Bill description: HB 46 would allow for shorthand reporters to obtain licensure by endorsement and would expand the testing options available.
Does it violate the principle of equal protection under the law? Examples include laws which discriminate or differentiate based on age, gender, or religion or which apply laws, regulations, rules, or penalties differently based on such characteristics. Conversely, does it restore or protect the principle of equal protection under the law?
HB 46 would specify by name the Certified Realtime Captioner (CRC) examination as an examination accepted by the board for licensure. The CRC examination is offered by a private industry group, the National Court Reporters Association (NCRA). The NCRA also operates the other four examinations which applicants can complete to obtain their license. By specifically singling out the CRC examination and by extension the private association in Idaho Code, this legislation would provide preferential treatment to this organization at the expense of others who would compete with it.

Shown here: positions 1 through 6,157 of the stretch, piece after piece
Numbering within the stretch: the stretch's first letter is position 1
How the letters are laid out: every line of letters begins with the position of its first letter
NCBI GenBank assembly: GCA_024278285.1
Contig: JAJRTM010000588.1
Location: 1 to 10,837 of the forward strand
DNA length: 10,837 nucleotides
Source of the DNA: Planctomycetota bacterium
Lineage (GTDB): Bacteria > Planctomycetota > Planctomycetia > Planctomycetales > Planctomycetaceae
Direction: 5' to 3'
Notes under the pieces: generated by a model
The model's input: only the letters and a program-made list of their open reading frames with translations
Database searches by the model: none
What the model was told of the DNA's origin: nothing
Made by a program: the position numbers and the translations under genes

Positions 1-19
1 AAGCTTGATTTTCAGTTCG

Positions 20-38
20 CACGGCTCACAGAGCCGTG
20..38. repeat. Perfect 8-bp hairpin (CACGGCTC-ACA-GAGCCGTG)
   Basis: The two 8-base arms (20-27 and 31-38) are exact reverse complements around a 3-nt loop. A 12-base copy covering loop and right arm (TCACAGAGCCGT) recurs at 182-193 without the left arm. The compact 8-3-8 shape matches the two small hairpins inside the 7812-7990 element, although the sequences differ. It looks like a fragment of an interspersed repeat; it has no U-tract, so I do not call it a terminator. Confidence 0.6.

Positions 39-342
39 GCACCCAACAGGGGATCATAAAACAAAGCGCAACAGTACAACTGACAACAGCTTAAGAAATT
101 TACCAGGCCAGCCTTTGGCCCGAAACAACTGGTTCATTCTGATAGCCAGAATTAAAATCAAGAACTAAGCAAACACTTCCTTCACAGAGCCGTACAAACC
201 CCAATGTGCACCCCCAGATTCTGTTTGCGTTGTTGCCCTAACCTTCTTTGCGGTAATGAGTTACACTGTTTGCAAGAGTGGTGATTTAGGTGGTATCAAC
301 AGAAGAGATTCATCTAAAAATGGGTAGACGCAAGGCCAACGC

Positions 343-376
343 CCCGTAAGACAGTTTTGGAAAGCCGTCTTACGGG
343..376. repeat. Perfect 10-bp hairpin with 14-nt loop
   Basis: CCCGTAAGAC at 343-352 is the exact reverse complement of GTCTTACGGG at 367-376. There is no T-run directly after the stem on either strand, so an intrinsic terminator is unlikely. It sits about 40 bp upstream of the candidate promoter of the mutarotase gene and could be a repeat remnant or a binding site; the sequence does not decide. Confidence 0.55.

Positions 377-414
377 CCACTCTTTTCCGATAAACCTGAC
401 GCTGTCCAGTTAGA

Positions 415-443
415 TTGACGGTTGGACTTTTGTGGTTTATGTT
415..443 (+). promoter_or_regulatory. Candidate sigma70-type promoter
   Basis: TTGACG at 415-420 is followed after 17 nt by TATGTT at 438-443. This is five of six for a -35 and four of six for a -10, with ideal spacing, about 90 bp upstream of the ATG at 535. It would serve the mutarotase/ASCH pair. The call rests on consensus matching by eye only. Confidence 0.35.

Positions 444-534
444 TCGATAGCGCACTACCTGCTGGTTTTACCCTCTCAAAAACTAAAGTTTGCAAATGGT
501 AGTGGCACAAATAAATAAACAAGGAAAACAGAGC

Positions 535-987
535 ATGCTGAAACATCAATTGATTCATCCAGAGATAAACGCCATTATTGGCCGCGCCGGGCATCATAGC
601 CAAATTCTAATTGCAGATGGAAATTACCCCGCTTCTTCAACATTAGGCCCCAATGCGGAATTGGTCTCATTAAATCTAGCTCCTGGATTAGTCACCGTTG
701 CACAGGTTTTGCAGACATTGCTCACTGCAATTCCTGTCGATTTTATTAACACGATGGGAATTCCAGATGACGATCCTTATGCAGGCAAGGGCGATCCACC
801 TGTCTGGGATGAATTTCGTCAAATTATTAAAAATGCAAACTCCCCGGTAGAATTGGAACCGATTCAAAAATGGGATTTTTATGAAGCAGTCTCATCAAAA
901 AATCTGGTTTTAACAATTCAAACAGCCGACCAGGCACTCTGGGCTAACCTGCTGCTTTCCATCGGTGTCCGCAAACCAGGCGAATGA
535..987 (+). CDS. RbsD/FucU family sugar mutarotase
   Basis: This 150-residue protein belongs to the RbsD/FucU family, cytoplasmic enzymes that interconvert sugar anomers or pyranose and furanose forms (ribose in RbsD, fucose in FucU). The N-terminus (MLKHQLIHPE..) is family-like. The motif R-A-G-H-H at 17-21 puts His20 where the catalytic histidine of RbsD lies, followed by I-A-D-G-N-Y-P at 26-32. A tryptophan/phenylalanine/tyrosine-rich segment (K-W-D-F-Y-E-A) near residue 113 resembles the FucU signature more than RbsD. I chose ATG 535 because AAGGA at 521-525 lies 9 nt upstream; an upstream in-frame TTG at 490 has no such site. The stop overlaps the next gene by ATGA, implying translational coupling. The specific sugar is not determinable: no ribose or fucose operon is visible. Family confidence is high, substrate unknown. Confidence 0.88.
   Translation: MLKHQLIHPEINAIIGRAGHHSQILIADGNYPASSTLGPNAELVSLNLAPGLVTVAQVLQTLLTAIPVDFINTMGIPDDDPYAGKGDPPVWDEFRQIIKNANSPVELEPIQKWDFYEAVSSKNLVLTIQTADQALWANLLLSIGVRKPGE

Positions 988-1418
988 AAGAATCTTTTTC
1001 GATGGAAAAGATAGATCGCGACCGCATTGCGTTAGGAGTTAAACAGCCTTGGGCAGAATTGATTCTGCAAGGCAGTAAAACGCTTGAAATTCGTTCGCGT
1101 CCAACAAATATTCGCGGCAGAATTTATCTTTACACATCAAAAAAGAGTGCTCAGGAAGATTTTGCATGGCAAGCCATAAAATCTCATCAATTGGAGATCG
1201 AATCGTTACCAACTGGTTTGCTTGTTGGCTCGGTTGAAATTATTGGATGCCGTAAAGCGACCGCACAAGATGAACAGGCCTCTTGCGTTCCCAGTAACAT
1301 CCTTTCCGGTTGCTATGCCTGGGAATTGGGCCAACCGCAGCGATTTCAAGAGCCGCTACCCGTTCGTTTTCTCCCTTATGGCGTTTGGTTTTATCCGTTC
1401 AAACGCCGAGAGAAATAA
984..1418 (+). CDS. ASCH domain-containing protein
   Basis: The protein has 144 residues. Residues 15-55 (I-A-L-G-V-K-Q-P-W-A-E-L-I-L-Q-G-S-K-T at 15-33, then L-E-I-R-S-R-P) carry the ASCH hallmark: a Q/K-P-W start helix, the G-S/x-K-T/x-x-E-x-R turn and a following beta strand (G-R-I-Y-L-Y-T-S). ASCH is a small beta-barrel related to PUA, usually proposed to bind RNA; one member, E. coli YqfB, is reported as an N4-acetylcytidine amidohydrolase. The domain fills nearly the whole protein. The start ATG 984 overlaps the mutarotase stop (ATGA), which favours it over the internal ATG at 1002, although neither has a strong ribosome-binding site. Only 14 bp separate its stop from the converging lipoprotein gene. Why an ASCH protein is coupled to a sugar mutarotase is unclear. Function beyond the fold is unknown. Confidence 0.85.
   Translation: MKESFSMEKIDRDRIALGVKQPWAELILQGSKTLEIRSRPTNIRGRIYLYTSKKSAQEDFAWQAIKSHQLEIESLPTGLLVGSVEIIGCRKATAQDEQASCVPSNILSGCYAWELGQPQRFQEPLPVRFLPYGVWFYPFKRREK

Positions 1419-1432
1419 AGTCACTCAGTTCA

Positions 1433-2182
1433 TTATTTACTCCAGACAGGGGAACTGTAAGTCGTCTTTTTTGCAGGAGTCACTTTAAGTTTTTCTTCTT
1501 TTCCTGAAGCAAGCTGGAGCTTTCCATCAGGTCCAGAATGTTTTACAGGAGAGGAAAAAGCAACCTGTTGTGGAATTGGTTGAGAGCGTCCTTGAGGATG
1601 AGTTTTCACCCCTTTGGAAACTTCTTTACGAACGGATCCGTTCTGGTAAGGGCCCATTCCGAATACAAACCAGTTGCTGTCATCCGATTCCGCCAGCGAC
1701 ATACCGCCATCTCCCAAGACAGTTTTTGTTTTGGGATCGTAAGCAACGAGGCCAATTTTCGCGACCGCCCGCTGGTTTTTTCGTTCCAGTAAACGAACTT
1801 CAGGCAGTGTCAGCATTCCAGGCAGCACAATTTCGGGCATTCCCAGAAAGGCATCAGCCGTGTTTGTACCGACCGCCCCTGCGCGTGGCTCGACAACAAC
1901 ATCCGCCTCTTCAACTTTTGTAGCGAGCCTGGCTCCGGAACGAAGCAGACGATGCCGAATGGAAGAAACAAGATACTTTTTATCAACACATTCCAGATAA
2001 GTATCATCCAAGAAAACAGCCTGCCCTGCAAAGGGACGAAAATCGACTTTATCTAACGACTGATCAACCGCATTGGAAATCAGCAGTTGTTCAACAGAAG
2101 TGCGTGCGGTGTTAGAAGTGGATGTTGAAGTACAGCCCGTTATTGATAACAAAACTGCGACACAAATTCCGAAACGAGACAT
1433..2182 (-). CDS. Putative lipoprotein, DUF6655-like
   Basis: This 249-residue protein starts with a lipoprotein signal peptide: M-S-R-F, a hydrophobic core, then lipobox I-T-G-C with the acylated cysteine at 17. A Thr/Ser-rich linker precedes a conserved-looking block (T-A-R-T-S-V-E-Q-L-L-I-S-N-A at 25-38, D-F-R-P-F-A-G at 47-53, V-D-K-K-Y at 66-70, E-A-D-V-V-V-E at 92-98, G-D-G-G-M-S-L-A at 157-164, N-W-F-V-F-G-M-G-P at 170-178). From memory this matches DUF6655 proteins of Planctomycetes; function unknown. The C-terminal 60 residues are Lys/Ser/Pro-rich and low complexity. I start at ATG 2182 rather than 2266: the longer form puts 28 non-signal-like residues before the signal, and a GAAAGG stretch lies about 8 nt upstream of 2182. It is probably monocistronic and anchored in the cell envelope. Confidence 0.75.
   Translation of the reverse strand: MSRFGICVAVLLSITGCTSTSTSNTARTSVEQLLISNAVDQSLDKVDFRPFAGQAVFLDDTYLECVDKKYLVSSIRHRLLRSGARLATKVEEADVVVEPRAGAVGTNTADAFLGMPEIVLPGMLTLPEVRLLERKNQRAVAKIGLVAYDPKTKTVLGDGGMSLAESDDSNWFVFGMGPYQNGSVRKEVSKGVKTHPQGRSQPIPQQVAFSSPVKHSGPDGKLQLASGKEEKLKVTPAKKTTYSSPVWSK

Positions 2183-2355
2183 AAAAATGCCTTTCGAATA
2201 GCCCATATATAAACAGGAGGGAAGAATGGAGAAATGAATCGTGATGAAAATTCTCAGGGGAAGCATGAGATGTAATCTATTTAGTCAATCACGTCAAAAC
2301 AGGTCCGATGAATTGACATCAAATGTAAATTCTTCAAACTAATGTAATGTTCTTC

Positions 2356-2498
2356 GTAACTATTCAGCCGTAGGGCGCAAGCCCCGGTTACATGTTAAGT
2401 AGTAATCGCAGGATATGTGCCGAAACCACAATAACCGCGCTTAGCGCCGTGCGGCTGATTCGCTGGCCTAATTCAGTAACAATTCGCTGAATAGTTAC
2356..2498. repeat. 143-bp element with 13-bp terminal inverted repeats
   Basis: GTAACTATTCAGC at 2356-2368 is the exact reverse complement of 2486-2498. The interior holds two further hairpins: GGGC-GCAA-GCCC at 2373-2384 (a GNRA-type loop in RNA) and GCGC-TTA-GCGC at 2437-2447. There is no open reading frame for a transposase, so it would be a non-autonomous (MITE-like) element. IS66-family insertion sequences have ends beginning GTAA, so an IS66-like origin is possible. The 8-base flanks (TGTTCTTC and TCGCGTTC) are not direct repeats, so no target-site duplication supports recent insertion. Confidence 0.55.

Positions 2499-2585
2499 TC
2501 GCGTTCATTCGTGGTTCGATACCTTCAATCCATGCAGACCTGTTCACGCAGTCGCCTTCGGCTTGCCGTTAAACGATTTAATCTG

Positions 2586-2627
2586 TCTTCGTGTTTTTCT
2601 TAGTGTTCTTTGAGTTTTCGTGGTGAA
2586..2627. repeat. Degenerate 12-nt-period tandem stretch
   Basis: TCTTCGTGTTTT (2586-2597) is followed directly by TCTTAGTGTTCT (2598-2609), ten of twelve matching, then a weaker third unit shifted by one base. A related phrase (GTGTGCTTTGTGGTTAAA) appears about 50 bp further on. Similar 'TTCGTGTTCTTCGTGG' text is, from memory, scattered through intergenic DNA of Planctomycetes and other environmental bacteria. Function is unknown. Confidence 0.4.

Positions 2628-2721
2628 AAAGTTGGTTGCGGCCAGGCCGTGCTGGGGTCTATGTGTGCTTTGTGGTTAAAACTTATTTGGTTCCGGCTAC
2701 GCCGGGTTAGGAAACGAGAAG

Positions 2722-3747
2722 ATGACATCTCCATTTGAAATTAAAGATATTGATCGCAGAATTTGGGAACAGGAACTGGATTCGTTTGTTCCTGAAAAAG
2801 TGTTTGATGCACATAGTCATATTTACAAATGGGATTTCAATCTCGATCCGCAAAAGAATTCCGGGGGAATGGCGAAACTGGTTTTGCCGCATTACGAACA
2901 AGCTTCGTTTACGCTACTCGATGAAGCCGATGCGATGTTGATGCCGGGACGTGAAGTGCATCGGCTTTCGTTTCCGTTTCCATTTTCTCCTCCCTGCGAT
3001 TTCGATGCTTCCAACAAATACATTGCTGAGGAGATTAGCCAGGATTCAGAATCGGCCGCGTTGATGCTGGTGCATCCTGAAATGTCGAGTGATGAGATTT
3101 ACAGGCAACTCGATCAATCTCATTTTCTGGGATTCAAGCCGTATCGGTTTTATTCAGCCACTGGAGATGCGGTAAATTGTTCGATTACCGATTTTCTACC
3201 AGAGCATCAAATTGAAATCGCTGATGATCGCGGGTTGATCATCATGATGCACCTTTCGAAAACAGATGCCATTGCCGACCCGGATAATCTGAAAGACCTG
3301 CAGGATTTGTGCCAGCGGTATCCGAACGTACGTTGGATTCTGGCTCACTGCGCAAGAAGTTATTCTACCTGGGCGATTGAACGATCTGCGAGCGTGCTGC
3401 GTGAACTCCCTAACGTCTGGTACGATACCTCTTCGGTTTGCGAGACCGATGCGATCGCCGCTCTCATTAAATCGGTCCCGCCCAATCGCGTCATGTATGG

Does it increase barriers to entry into the market? Examples include occupational licensure, the minimum wage, and restrictions on home businesses. Conversely, does it remove barriers to entry into the market?
HB 46 would allow individuals who hold a shorthand reporting license from another state to obtain their license in Idaho without having to go through the complete application process. In order to receive their licensure by endorsement from out of state, applicants would simply have to provide documentation that they have passed one of the tests accepted by the board and that they have worked as a shorthand reporter for at least three of the last five years.
Applicants would be required to show that they are “of good moral character” before receiving a license by endorsement. This requirement is a broad limitation, allowing the board to deny a license for anything the board desires, whether or not it pertains to the practice of shorthand reporting. If an applicant has had a divorce, been convicted of a minor misdemeanor or had a disciplinary action taken against them many years ago, the board could refuse to grant a license.
HB 46 would ease the barrier to obtaining licensure by allowing applicants to take the aforementioned CRC examination. If the CRC exam is the best fit for an applicant and for the work they hope to accomplish, this legislation would open the door to allow for that.
Update: This analysis was updated on February 12 to include the final point.